Tag Archives: Walkoffs

Walkoffs, Last Licks, and Final Outs – by Bill Chuck and Jim Kaplan

Even though there are still a few weeks to go in the season, the end is coming, and so I’ve gravitated to a few titles that deal with putting a season under wraps.

The first is Walkoffs, Last Licks and Final Outs, by Bill Chuck and Jim Kaplan, a title from the good folks at ACTA Sports that looks at how some of the biggest games and names called it a wrap.

The book, which has chapters looking at pennant races, World Series, perfect games, streaks, stadiums, final goodbyes, Hall of Fame farewells and “The Last Chapter,” does a fairly nice job of summarizing how some big games ended and some big names walked away from the game.

As it recaps some of these stories, the book can lean a bit to the dry side – simply recapping the basic notes that made the games memorable. With stories dating back to the early 1900s, there is a decent amount to sift through, since almost every year is represented.

It took a while to find something a bit deeper that reached my philosophical side — it was page 86, which highlights game 6 of the 1975 World Series between the Reds and Red Sox, where Carlton Fisk hit a 12th inning homerun to win the game, and created a lasting replay of him bouncing up the first base line waving his arms in an attempt to keep the ball fair. It worked, and the game became known to some as the game that saved baseball, as it brought the entertainment value back to the game that had been angering fans with rising free agent salaries.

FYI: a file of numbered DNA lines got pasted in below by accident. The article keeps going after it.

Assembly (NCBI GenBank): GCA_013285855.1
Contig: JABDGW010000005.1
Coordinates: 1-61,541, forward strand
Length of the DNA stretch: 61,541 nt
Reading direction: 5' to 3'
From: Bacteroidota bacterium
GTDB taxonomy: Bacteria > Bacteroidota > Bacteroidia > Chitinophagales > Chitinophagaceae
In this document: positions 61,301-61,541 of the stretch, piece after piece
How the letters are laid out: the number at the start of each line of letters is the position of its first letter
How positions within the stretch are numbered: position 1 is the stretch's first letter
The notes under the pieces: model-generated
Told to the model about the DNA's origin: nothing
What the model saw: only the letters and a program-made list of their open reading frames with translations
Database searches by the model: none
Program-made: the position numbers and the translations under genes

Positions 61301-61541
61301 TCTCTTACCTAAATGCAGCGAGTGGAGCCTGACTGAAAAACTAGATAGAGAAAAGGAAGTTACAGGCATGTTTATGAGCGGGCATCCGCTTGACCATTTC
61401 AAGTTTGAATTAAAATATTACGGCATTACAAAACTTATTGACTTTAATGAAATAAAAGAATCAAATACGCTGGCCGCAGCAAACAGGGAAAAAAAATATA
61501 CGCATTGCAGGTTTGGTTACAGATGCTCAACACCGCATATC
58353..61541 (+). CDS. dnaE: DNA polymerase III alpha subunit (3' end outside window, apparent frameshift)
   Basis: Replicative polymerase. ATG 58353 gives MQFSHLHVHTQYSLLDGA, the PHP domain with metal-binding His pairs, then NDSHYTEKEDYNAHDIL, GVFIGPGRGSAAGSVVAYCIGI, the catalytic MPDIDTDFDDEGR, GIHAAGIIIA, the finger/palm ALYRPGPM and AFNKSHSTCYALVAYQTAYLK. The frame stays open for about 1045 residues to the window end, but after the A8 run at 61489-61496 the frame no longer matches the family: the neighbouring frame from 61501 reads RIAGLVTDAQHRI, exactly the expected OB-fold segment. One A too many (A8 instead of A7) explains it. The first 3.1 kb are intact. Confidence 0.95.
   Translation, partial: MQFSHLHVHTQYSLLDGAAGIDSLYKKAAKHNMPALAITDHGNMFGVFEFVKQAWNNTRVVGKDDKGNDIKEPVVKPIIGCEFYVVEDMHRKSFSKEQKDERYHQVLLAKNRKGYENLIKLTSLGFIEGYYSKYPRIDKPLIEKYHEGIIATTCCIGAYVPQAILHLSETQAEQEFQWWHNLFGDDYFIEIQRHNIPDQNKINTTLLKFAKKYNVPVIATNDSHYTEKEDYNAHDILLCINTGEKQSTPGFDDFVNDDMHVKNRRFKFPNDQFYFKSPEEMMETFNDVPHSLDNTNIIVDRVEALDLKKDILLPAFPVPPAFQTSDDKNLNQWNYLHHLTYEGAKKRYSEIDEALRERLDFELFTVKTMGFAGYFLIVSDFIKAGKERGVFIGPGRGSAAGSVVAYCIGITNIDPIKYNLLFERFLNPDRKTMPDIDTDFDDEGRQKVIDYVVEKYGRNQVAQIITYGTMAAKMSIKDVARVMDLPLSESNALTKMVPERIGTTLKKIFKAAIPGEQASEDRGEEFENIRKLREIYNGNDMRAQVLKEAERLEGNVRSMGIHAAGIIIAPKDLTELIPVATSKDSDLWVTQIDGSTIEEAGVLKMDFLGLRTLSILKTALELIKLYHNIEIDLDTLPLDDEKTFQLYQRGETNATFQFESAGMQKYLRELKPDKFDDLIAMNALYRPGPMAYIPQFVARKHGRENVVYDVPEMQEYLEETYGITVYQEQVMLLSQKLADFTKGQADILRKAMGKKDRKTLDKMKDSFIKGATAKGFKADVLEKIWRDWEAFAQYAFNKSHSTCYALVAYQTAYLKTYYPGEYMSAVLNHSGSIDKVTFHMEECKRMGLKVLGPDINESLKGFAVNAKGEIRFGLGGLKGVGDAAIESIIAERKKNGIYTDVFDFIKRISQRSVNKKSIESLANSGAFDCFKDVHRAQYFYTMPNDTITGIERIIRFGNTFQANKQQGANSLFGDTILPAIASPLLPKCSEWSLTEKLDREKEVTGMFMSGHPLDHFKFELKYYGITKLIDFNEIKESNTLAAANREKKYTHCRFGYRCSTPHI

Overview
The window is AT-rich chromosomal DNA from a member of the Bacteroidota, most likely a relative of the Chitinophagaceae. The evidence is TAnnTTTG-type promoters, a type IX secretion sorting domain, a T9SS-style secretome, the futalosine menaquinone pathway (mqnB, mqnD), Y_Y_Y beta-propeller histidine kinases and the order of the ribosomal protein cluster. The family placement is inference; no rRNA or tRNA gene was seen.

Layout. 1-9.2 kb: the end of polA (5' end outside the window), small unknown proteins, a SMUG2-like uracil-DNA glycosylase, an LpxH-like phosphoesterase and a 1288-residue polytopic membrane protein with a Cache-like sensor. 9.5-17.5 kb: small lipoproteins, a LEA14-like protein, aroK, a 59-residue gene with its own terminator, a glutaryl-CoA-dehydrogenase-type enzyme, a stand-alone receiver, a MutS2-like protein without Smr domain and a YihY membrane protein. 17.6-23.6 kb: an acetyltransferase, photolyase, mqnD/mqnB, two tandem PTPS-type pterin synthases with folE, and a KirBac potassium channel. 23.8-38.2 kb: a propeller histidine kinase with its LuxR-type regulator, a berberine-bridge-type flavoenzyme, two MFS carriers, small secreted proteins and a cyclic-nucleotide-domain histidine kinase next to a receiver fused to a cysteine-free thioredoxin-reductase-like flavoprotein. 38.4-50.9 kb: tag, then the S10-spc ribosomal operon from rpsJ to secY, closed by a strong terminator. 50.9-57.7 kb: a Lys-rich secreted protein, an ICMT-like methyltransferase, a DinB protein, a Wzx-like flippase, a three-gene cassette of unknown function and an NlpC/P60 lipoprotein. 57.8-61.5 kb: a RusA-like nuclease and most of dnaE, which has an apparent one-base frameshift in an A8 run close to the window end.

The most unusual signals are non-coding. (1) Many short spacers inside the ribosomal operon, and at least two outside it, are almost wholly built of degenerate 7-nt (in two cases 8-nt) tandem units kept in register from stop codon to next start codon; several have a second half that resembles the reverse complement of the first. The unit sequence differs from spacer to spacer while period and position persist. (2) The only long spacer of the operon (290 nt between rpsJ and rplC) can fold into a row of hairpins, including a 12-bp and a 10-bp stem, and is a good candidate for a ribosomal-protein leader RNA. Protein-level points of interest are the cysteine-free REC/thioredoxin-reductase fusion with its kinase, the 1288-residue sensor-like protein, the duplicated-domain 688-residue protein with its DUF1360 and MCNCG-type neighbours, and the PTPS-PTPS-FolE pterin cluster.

The authors deflect some of the attention from that game, saying baseball “always survives the sins of those who play it, the men in blue who umpire it, those of us who cover it, those of you who watch it, and especially those who run it.”

It was a shining moment in the book that got me through the balance of it; the lack of analysis or explaining the importance of some of the games left me wanting to understand more about them. Sometimes I want to see major historical importance in every event, even though it’s not always there.

The book came across a bit dry to me just too much – there are a lot of games that just don’t have the significance I look to provide deeper thought and analysis about the game.

One major benefit of the book – it provides a tremendous amount of trivia and “do you remember?” moments. As someone who is always in need of more trivia and talking points, this did provide a nice addition to my inventory and will keep a place on the shelf close to my work area. I don’t doubt for a minute that I’ll be able to reference this book regularly with good results.

Walkoffs, Last Licks, and Final Outs would be a fun read for history buffs and those wanting to be reminded of the ways that games, players, and even stadiums ended throughout baseball. I wouldn’t say it’s a must read, but I don’t think you’d be disappointed if you did.



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